The Sisters of Reparation of the Congregation of Mary, intimately known in their home surroundings in New York City as the Sisters of St. Zita, were founded in that city in 1903.
The foundress of the Institute, Miss Ellen O’Keefe, who became in religion Mother Mary Zita, was born in County Limerick, Ireland, and emigrated to this country in 1864. As a nurse, Miss O’Keefe, moved for pity with the unfortunate women with whom she came into contact at the City Hospital, Blackwell’s Island—women whose previous records often prevented their securing employment—determined to found a home where they could find shelter, and be given opportunity for industrial work.
With her personal savings she began such a home in 1890, and was soon joined in her charitable project by two friends, Mary Finnegan and Katherine Dunne, who formed with her in 1903, with archiepiscopal approbation, the first community of Sisters of St. Zita, whose object is the care of friendless women. Any friendless woman, regardless of creed or nationality, is welcomed at the houses of the sisters, and may stay for life or go when she pleases.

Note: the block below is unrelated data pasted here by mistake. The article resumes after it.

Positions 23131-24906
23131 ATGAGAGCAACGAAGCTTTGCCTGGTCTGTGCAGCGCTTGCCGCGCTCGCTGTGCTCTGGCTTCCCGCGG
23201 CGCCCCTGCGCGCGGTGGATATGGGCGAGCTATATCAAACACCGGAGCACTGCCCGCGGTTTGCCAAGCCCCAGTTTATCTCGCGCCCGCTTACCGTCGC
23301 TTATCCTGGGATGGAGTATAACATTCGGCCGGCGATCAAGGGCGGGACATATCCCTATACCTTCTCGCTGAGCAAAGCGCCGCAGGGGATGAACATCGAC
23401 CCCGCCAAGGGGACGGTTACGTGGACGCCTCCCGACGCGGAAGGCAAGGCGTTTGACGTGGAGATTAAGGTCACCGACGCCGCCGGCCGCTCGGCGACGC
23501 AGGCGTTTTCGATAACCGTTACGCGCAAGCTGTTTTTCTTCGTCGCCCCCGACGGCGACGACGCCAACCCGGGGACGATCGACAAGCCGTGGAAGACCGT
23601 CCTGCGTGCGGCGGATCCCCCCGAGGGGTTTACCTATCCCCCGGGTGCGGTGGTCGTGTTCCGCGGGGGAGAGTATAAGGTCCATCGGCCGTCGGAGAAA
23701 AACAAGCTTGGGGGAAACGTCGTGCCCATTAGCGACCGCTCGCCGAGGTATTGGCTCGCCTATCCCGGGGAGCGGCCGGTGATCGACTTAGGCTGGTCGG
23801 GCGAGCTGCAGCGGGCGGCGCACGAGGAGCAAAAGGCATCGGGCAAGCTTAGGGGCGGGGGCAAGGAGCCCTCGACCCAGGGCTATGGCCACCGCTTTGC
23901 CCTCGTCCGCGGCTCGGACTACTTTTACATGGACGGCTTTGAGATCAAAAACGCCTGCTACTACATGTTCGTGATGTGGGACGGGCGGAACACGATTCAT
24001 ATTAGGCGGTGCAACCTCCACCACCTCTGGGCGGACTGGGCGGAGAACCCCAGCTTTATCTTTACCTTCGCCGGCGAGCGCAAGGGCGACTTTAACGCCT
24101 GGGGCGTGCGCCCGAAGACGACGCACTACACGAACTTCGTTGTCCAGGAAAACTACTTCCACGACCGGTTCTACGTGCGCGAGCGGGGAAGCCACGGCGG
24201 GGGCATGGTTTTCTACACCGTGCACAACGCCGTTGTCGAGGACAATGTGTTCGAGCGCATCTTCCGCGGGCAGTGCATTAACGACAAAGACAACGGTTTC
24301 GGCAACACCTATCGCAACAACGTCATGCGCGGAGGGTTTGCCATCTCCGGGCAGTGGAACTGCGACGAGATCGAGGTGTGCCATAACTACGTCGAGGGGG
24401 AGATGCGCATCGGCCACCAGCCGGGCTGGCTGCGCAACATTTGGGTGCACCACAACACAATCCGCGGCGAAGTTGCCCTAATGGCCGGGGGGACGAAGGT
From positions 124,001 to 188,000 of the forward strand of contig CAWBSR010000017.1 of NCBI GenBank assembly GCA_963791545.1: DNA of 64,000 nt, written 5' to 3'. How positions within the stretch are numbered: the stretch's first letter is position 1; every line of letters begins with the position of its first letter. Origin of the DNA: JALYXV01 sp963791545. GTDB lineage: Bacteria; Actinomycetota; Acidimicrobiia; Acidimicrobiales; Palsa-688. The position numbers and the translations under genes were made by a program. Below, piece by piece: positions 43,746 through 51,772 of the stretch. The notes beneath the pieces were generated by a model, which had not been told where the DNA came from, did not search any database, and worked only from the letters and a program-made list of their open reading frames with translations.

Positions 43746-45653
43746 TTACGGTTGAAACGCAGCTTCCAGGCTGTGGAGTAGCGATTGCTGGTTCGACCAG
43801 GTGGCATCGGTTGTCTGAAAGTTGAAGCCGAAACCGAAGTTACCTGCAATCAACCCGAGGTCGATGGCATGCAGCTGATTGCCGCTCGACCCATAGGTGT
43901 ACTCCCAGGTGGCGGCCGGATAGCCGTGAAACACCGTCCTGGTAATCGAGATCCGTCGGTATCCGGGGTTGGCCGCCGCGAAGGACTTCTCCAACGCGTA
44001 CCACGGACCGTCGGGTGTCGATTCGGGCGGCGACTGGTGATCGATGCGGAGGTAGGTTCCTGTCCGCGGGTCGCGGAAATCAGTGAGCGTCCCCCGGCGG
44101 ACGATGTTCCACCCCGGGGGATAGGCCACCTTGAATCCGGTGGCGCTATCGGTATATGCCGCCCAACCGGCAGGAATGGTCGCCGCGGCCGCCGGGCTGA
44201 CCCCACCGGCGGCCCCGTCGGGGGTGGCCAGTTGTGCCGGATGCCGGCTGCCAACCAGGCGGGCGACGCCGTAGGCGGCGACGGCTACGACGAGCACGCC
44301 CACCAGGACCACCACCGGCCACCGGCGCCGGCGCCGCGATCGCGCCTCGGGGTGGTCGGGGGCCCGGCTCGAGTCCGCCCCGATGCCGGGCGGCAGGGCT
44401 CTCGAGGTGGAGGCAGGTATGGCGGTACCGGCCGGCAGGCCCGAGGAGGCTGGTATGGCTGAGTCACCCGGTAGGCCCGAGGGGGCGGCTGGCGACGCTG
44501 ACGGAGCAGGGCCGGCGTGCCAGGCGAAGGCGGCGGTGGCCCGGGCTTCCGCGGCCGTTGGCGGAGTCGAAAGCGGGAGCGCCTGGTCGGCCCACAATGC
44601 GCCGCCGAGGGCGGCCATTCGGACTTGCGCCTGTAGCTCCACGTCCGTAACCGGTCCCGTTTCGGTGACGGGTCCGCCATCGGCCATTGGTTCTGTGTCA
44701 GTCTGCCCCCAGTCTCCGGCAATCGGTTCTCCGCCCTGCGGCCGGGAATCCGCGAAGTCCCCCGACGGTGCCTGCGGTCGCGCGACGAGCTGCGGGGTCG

In the spacious building of St. Zita’s House, which for many years has been established at 143 West 14th Street, in New York City, the Community labors and supervises the work of more than two hundred women, engaged, as a source of income for the home, in institutional and ecclesiastical laundry work, and the replenishing of Church supplies on the ocean liners. The generosity of friends also aids in the support of the establishment.
Aiding Mother M. Francis in carrying on the work of the Institute, an auxiliary has been organized, composed of prominent Catholic women who co-operate generously with one of New York’s smaller religious communities in the maintenance of what is recognized as one of the city’s greatest charities.
Motherhouse and Novitiate, St. Zita’s Home, West 14th Street, New York, New York (Archdiocese of New York).
Elinor Tong Dehey, Religious Orders of Women in the United States: Accounts of Their Origins, Works and Most Important Institutions (Hammond, IN: W.B. Conkey Co., 1930), 749-750.